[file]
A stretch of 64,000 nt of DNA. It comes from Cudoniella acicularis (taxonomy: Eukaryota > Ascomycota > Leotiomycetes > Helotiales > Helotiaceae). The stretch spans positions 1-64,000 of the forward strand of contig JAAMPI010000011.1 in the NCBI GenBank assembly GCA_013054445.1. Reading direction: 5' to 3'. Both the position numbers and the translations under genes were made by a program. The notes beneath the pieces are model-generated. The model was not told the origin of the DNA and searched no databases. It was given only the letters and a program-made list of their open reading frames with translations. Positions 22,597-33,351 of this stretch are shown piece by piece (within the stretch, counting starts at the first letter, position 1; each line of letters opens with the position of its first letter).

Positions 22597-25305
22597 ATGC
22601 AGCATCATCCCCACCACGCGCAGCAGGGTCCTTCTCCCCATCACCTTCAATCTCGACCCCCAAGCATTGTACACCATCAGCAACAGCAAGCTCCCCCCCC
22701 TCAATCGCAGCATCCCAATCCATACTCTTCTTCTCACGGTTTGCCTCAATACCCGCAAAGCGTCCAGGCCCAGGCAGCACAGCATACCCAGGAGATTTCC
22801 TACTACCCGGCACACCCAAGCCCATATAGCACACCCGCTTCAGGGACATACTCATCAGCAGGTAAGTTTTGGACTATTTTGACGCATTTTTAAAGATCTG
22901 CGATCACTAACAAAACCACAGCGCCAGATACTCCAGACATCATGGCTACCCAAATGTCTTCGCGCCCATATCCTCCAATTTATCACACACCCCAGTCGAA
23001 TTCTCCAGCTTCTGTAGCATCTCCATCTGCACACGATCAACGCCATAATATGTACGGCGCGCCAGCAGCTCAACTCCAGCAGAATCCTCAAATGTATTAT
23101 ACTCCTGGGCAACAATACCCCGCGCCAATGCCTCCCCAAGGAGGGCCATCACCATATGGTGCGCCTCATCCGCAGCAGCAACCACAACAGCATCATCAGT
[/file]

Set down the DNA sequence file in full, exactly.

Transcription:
A stretch of 64,000 nt of DNA. It comes from Cudoniella acicularis (taxonomy: Eukaryota > Ascomycota > Leotiomycetes > Helotiales > Helotiaceae). The stretch spans positions 1-64,000 of the forward strand of contig JAAMPI010000011.1 in the NCBI GenBank assembly GCA_013054445.1. Reading direction: 5' to 3'. Both the position numbers and the translations under genes were made by a program. The notes beneath the pieces are model-generated. The model was not told the origin of the DNA and searched no databases. It was given only the letters and a program-made list of their open reading frames with translations. Positions 22,597-33,351 of this stretch are shown piece by piece (within the stretch, counting starts at the first letter, position 1; each line of letters opens with the position of its first letter).

Positions 22597-25305
22597 ATGC
22601 AGCATCATCCCCACCACGCGCAGCAGGGTCCTTCTCCCCATCACCTTCAATCTCGACCCCCAAGCATTGTACACCATCAGCAACAGCAAGCTCCCCCCCC
22701 TCAATCGCAGCATCCCAATCCATACTCTTCTTCTCACGGTTTGCCTCAATACCCGCAAAGCGTCCAGGCCCAGGCAGCACAGCATACCCAGGAGATTTCC
22801 TACTACCCGGCACACCCAAGCCCATATAGCACACCCGCTTCAGGGACATACTCATCAGCAGGTAAGTTTTGGACTATTTTGACGCATTTTTAAAGATCTG
22901 CGATCACTAACAAAACCACAGCGCCAGATACTCCAGACATCATGGCTACCCAAATGTCTTCGCGCCCATATCCTCCAATTTATCACACACCCCAGTCGAA
23001 TTCTCCAGCTTCTGTAGCATCTCCATCTGCACACGATCAACGCCATAATATGTACGGCGCGCCAGCAGCTCAACTCCAGCAGAATCCTCAAATGTATTAT
23101 ACTCCTGGGCAACAATACCCCGCGCCAATGCCTCCCCAAGGAGGGCCATCACCATATGGTGCGCCTCATCCGCAGCAGCAACCACAACAGCATCATCAGT